24. A laser system comprising:
an input signal beam;
at least one pumping source;
a plurality of monolithic gain medium elements having a plane, fabricated to provide a passive/lossy configuration to minimize modes of operation that are substantially within the plane, while maintaining a high-gain path for a mode of operation that is substantially normal to the plane; and
a plurality of amplifier stages, each of the amplifier stages comprising at least one of said plurality of monolithic gain medium elements, a subsequent amplifier stage comprising at least another one second said monolithic gain medium elements, and each of said plurality of monolithic gain medium elements being adapted to receive the input signal beam, being electrically pumped by said at least one pumping source, and being partitioned into gain regions and passive/lossy regions in order to amplify said input signal beam to produce the amplified output signal beam.
25. The laser system of claim 24, wherein said monolithic gain elements comprise GaAs.
26. The laser system of claim 24 wherein said gain regions are doped regions.
27. The laser system of claim 24 wherein said lossy regions include trenches.
28. The laser system of claim 24 wherein said lossy regions are optically damaged regions.
Description
CROSS REFERENCE TO RELATED INVENTIONS

This application is related to the disclosure of U.S. Pat. No. 5,926,494 to Pepper, which is hereby incorporated by reference.

This application is also related to the disclosure of U.S. patent application Ser. No. 10/774,002 filed on the same date as this application by Sumida and Pepper entitled “Optically Pumped Active Mirror with Improved Performance and Reduced Parasitics,” which is hereby incorporated by reference.

TECHNICAL FIELD

This present invention relates to the optimization of optical systems that use active mirrors, specifically covering techniques to minimize the potential of parasitic oscillation modes and Amplified Spontaneous Emission (ASE) losses thereby enabling energy or power scaling of active mirror optical amplifiers and lasers.

BACKGROUND OF THE INVENTION

Parasitic oscillation modes and Amplified Spontaneous Emission (ASE) losses limit the choices designers have in designing highly optimized optical systems. For example, in high-power welders and in many other industrial and military laser applications, the desire is for an optical output with high gain and/or a great amount of power. However, the state-of-the-art optical systems used in these applications have a high potential for parasitic modes and ASE loss, thus requiring design tradeoffs and use of less efficient optical sources.

A basic optical system in which this invention may be used includes a single element or an ensemble of gain element(s), called active mirrors, and a set of electrical or optical pumping sources. This system may be configured as an oscillator or as a Master Oscillator Power Amplifier (MOPA).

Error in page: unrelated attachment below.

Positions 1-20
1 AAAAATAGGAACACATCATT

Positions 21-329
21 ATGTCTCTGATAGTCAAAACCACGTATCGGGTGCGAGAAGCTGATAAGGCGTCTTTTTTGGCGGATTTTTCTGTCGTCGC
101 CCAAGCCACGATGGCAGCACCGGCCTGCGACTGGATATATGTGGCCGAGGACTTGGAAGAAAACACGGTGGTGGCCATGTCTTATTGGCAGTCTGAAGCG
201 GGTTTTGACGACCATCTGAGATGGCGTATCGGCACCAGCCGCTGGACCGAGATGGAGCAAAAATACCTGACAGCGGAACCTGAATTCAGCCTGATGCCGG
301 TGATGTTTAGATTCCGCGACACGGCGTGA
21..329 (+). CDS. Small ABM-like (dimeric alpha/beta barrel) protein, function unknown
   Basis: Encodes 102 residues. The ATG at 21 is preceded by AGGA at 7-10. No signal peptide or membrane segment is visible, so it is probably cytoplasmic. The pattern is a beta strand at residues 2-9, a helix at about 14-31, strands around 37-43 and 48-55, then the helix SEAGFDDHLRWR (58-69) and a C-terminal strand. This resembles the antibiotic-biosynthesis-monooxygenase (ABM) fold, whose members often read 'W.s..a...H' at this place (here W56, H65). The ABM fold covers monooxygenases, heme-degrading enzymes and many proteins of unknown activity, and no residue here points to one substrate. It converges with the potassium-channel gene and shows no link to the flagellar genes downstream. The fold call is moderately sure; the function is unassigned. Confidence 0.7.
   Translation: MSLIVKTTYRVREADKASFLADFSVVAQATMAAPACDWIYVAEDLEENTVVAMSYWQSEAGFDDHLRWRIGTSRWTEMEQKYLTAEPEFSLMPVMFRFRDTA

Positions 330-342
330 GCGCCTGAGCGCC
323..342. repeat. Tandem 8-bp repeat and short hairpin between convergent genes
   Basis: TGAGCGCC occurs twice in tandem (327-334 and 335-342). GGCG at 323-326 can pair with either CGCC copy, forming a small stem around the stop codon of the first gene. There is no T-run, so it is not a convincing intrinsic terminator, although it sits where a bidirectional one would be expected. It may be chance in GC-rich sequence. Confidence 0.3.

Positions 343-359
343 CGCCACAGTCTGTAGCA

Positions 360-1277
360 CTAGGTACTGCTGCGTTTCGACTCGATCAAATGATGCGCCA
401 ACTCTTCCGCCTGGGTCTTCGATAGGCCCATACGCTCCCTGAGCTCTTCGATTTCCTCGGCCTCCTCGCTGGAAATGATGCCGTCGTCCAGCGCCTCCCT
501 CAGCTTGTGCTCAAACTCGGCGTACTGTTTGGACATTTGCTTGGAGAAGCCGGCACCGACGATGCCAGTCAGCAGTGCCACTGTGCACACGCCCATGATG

Active mirrors are typically comprised of a thin layer of material that can experience optical gain (i.e. a layer of Nd:YAG, Yb:YAG, or a semiconductor material such as GaAs, in the form of a quantum well or quantum cascade architecture, etc.), which is deposited onto a thin substrate. A highly reflective layer is typically placed in between the active region and the substrate. In general, an optical beam to be amplified impinges this structure, is amplified as it passes through the amplifying layer, reflects from the internal thin reflective layer, and is amplified again as it re-passes through the amplifying layer before emerging from the structure. The active layer can be pumped either optically or electrically.

This patent is directed to electrically pumped structures. For optically pumped structures, please see the patent application that is referred to above. In general, the transverse active region of these active mirrors is limited in scale size due to undesirable parasitic modes that can deplete the stored optical energy (or gain); therefore, they compete for available optical gain with the desired lasing mode that is in a direction approximately orthogonal to the transverse dimension. An example of a parasitic mode is an optical beam that propagates, or traverses, in the plane of the active mirror, thereby depleting the optical stored energy.

Conventional laser systems use several approaches to limit or circumvent parasitics and ASE loss mechanisms. One approach involves limiting the physical size of the gain medium, or the transverse spatial extent of the uniform pump beam. The article “Scalable Concept For Diode-Pumped High-Power Solid-State Lasers”, by A. Giesen et al., published in Applied Physics B 58, 365–372, Springer-Verlag (1994), describes a quasi-three-level laser gain media element that employs thin disk stages attached to coolers. In this application, the size of the surface area of the disk has to be limited due to parasitics, while the thickness is limited by thermal considerations. These limitations in size dictate a reduction in the size of the usable surface area of the gain medium, which results in a lower number of the usable pump photons. See also “Scalable High Power Optically Pumped GaAs Laser”, by Le, Di Cecca and Mooadian, published in Applied Physics Lett., Vol. 58, No. 18, 1967–1969, American Institute of Physics (1991). The technology disclosed thereby avoids the limitation of the physical size of the gain medium by partitioning the gain medium.